The Pacific Island Forum (and here) meeting is getting underway In Auckland. An editorial in the New Zealand Herald provides a good summary of the importance of this meeting marked as it is by an unusually large presence of world leaders.
One initiative to be announced is a new schools program. I quote from the New Zealand Herald story:
Over the next four years New Zealand will fund an extra $145 million and Australia $158 million to address the large numbers of kids that do not go to school.
The target is to enrol half of the one million school-aged children not going to school for at least six years of schooling. They have also set a literacy goal for 2021 - of getting 75 per cent of all children in the region to be able to read by the age of 10.
As well as the rise in basic education funding, New Zealand will also spend $122 million in scholarships and training over the same period.
In an apparent segue, Peter Martin and David Cohen had an interesting post on the interpreter, an interview with Tang Qifang, Asia specialist at the foreign ministry-affiliated China Institute of International Studies: Through Chinese eyes: Tang Qifang (part 1).
I found it interesting in general, I know far less than I should about Chinese foreign policy, but I was also struck by the references to Indonesia and ASEAN. I quote:
From Linda: how does China assess Indonesia's current trajectory in the international arena? How would China hope to see Indonesia's role develop in Southeast Asia and further afield?
Indonesia is the biggest country in Southeast Asia, and it has always wanted to take a key role in the region. But the leadership of the ASEAN countries is not really held by any certain country. Although Indonesia is very big and very important, not only in Southeast Asia, but in the Asia-Pacific region, but so far it hasn't managed to take as important a role as it wants to. Maybe that's why Indonesia is very eager to make active communications not only in Southeast Asia but also in other areas of international cooperation, and we can see that especially in climate change, where Indonesia takes a very active role.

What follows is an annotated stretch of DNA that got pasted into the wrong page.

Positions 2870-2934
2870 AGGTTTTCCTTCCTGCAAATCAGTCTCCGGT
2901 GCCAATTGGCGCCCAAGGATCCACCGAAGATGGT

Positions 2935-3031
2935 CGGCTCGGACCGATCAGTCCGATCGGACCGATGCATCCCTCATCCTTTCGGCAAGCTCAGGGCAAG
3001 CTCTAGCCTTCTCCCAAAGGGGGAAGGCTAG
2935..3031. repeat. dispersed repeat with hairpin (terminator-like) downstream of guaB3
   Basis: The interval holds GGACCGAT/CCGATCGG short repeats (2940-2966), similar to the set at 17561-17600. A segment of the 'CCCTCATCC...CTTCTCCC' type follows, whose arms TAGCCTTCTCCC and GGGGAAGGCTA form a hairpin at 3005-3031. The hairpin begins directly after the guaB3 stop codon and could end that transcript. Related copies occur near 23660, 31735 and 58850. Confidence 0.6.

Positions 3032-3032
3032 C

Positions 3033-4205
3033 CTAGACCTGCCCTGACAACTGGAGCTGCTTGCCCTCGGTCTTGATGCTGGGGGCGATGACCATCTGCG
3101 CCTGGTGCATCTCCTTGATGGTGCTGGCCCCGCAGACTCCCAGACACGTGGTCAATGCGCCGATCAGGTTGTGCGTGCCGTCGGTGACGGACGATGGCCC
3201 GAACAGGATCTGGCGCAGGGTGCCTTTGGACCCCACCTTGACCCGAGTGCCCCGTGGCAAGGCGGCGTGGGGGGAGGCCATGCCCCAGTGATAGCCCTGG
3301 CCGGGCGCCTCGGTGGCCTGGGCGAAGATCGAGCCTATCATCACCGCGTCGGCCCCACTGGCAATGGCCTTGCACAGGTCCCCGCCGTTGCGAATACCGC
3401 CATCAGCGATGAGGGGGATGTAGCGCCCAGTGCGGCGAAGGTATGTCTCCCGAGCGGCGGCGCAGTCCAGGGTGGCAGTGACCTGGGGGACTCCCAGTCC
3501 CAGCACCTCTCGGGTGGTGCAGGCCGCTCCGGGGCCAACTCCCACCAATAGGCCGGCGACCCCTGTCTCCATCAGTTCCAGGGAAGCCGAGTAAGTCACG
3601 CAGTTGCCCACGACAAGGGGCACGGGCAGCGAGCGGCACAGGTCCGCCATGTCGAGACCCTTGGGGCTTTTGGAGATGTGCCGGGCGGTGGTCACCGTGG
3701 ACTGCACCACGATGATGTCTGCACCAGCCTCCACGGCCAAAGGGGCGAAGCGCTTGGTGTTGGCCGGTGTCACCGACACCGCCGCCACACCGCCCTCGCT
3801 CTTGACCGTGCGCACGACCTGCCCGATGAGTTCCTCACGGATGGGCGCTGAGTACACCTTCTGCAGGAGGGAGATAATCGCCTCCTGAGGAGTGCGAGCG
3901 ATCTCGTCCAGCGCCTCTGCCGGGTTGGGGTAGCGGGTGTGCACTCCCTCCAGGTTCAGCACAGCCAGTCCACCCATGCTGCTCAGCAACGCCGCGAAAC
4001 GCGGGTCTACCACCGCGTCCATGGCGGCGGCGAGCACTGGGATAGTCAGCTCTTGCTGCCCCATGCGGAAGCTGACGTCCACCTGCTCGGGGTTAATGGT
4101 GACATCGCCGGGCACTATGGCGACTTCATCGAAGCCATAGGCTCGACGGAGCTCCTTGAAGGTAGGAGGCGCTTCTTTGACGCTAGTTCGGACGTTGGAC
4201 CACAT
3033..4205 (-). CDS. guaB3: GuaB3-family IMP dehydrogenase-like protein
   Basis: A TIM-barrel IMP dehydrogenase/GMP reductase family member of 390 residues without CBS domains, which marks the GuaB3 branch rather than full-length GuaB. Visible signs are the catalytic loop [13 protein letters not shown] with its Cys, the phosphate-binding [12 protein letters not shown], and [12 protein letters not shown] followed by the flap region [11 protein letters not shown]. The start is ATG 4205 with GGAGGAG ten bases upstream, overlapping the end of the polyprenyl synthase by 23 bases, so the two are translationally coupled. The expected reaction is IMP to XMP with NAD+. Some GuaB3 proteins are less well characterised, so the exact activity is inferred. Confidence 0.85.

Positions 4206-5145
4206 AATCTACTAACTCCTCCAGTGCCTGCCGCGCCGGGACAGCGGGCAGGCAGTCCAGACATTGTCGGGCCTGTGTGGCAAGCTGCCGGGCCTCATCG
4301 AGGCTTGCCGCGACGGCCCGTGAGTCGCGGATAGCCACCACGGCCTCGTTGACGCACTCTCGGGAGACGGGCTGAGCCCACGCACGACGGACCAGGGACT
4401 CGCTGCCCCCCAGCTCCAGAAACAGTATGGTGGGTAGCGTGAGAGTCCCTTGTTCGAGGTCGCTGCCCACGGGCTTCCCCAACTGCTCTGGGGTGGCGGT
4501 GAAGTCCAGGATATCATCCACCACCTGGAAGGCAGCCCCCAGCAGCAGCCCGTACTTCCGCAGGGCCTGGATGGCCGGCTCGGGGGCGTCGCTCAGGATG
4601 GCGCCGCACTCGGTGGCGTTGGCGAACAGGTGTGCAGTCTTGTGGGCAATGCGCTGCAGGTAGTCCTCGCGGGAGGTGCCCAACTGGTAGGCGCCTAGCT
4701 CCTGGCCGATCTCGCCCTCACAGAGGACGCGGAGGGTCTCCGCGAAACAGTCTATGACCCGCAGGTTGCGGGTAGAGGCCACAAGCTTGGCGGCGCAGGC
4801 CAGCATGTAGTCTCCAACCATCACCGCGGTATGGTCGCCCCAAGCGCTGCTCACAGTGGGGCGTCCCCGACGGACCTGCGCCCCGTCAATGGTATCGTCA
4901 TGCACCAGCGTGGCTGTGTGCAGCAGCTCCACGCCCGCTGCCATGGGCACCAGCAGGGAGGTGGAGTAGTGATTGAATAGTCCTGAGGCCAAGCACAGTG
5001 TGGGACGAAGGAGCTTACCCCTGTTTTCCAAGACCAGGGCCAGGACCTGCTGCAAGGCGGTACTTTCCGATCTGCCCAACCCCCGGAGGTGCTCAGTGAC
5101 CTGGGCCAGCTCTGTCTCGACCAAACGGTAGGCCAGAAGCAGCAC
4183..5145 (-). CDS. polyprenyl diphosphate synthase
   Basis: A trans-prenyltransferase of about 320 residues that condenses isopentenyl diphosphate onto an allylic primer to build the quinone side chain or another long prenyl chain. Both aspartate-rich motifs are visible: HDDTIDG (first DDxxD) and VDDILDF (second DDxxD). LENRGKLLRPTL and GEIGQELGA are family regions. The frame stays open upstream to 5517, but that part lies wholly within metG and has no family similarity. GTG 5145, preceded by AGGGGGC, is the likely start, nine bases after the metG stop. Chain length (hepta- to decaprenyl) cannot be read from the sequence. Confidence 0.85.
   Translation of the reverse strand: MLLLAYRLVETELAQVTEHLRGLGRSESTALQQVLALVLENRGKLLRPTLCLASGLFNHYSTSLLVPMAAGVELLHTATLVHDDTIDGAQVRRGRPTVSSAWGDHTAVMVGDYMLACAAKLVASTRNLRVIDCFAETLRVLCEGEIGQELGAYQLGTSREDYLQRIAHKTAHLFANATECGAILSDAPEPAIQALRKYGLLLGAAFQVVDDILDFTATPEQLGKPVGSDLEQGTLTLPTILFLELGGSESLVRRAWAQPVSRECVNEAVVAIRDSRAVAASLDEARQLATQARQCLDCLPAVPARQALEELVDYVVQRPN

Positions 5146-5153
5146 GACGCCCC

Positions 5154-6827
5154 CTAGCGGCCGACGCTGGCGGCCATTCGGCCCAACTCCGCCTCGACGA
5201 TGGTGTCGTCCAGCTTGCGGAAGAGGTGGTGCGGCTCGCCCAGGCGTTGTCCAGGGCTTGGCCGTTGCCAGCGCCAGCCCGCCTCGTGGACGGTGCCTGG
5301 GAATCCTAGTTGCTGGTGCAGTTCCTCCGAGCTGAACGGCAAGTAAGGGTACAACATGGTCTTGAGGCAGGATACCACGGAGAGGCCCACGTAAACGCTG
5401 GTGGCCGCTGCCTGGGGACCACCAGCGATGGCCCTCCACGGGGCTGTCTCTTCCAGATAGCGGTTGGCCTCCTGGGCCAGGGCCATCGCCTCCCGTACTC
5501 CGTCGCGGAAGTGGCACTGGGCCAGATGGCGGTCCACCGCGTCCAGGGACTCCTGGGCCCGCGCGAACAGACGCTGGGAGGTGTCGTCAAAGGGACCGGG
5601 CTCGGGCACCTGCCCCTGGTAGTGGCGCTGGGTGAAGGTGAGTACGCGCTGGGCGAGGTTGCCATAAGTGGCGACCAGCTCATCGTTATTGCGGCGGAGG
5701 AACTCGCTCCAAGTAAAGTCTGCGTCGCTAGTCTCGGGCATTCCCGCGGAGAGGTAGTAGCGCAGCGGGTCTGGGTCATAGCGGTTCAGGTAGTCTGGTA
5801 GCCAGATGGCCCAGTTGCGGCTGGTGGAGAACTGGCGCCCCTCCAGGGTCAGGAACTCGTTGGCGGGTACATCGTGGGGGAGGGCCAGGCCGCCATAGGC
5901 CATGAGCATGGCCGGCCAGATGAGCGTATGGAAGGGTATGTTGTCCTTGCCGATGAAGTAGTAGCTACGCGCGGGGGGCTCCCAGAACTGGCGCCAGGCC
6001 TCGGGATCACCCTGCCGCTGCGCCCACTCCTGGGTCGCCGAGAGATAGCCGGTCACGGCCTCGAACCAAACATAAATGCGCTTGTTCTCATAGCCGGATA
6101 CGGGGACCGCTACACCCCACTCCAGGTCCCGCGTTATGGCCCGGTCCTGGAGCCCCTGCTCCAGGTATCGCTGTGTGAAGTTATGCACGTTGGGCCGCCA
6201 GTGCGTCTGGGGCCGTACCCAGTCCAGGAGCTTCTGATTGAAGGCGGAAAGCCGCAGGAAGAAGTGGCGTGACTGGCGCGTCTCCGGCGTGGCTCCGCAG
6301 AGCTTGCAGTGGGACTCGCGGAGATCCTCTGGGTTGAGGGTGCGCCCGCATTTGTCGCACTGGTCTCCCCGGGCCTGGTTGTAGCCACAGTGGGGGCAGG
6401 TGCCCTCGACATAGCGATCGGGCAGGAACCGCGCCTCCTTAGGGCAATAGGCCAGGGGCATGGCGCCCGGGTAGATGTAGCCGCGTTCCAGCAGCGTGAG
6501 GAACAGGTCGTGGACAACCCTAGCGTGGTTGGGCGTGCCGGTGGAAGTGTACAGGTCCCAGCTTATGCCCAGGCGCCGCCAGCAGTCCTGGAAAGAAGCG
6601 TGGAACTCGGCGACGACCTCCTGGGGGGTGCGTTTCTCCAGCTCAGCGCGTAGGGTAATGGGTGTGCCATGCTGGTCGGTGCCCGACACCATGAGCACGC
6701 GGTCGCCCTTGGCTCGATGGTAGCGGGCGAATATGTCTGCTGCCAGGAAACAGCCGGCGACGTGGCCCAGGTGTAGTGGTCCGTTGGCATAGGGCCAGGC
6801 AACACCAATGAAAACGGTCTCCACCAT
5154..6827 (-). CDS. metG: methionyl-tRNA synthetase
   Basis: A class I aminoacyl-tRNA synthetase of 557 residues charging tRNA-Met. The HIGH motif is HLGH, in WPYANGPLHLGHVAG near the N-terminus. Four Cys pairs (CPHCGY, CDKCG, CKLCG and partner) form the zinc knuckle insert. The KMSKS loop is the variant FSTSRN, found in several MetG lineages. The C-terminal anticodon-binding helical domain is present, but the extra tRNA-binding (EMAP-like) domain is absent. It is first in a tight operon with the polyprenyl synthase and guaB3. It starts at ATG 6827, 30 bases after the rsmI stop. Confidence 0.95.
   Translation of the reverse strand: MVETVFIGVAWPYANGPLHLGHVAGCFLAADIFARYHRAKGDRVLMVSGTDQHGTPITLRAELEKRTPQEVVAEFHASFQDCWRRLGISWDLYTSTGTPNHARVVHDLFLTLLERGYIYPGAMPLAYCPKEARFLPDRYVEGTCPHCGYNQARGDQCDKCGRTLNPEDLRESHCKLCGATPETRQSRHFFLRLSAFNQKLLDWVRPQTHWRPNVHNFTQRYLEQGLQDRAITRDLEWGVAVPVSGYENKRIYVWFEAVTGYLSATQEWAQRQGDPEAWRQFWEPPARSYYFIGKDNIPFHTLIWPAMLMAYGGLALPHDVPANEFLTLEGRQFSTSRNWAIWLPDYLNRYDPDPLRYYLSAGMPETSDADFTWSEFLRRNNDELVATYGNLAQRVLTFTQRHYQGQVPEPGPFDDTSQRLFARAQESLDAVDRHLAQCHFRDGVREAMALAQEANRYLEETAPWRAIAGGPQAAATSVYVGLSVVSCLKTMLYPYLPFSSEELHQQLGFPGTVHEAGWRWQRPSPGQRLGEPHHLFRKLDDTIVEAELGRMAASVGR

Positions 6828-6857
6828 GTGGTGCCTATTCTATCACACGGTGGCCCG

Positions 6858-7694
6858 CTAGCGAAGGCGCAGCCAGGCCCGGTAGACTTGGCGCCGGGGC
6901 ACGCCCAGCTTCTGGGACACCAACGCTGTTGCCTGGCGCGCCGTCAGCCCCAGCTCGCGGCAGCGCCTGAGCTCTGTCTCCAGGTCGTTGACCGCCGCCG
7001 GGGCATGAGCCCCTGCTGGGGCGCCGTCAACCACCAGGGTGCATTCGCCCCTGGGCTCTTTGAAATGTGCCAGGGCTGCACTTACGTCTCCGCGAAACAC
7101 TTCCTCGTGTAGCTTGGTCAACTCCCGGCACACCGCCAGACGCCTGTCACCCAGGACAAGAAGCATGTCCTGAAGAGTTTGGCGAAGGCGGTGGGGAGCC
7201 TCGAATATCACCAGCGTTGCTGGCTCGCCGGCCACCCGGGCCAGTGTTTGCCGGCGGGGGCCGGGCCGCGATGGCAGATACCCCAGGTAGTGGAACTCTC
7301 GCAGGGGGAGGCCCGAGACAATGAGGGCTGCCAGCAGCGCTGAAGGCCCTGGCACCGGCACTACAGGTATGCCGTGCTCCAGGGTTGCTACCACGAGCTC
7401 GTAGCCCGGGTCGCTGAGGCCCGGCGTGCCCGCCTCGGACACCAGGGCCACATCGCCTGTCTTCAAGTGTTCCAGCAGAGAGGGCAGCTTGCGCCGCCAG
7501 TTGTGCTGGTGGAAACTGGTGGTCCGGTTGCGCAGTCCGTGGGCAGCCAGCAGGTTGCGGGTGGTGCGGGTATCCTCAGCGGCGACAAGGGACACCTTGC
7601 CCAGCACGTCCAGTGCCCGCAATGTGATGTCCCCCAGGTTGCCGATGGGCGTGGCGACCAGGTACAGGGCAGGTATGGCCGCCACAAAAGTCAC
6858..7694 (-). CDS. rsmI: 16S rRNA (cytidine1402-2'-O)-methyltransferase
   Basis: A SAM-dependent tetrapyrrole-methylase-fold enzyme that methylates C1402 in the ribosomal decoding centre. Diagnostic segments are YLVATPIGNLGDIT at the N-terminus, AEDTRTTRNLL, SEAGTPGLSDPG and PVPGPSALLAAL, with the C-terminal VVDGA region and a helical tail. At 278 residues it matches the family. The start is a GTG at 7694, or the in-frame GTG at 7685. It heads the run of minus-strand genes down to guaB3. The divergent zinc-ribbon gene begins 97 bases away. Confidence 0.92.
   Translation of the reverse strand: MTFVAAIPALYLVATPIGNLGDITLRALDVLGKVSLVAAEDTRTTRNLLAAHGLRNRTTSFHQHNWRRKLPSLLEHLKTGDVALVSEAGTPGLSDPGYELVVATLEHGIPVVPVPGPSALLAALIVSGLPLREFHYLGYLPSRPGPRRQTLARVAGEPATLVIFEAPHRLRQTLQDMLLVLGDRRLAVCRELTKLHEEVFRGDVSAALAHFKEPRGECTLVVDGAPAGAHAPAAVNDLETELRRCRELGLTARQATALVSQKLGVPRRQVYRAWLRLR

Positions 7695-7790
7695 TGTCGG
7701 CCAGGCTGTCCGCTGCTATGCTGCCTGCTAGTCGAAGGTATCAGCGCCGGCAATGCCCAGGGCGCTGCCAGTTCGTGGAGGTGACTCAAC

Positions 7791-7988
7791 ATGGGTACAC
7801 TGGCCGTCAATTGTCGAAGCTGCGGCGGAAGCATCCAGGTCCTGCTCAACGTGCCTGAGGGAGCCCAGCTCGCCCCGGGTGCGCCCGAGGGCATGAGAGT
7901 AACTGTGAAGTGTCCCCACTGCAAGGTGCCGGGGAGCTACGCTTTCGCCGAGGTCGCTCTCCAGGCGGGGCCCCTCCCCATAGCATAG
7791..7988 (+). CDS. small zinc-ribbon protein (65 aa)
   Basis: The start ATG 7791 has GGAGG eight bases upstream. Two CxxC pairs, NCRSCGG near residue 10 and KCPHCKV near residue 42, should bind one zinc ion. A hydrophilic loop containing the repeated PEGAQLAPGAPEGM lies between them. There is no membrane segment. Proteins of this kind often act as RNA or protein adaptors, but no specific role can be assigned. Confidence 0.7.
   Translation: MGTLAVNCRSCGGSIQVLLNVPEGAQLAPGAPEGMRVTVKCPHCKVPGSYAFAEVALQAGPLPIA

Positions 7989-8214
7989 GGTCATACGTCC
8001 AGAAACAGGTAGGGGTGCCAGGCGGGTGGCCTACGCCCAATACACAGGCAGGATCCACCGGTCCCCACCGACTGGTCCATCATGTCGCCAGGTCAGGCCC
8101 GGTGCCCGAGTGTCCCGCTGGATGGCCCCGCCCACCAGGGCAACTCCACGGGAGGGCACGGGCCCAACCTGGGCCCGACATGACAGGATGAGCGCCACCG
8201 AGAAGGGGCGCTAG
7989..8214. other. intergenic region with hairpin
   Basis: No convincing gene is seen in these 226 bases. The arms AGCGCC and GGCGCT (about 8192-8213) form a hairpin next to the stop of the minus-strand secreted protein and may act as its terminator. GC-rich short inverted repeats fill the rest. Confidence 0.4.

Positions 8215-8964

From Ho Yi Jian: Could you describe the state of Southeast Asian expertise in China?
In China, frankly speaking, I don't think there's enough expertise in Southeast Asia is to support the corporations and the government. There are specialists in Southeast Asian languages, for example, in the foreign languages universities, but most of them only specialize in language. There is also very important expertise in the provinces near to Southeast Asian countries, like Guangxi province, and Yunnan province, and Guizhou province, because they have the advantage of communication. Of course, there are some military institutes, but they are secret. They're very powerful, but we don't know what they are doing. Even I don't know. They do very good research, but we cannot share them.
Just last month I attended an academic conference, and someone said that Southeast Asian countries are not as important to China as in the past, that China is not just a power in East Asia, but also in the Asia Pacific, so it should focus on dealing with other big powers, like the US, like Japan, even countries in Latin America. I will never agree with this kind of analysis — I think your closest neighbors should be your closest friends.
In Australia's case, ASEAN and the Pacific Forum countries are Australia's closest neighbours. I have argued before that Australia has been neglectful of both groups and especially Indonesia within ASEAN. If you like, we are doing a China and for the same reasons.
I note here that in a story in the Australia on 27 August 2011, Northern neglect: bring education to south east asia, says Woolcott, Richard Woolcott argued in the context of higher education that Australia was neglecting its near north and especially Indonesia. There is something of an irony here that, in relative terms "White Australia" educated far more Indonesians than "modern multicultural Australia" and did so at the Australian taxpayers' expense. To provide a perspective on this, I quote from another story in the Australian:
AUSTRALIA'S university sector is seen as a shop and no longer as a bridge between cultures, according to distinguished Indonesian academic Sangkot Marzuki.
Professor Marzuki said this was one reason for the low level of scientific and research collaboration between the two countries.
"When I came 40 years ago to Australia, I came looking for a better education," he said. "Now Indonesians see Australia as a shop to buy a degree and to earn the opportunity to get a good job."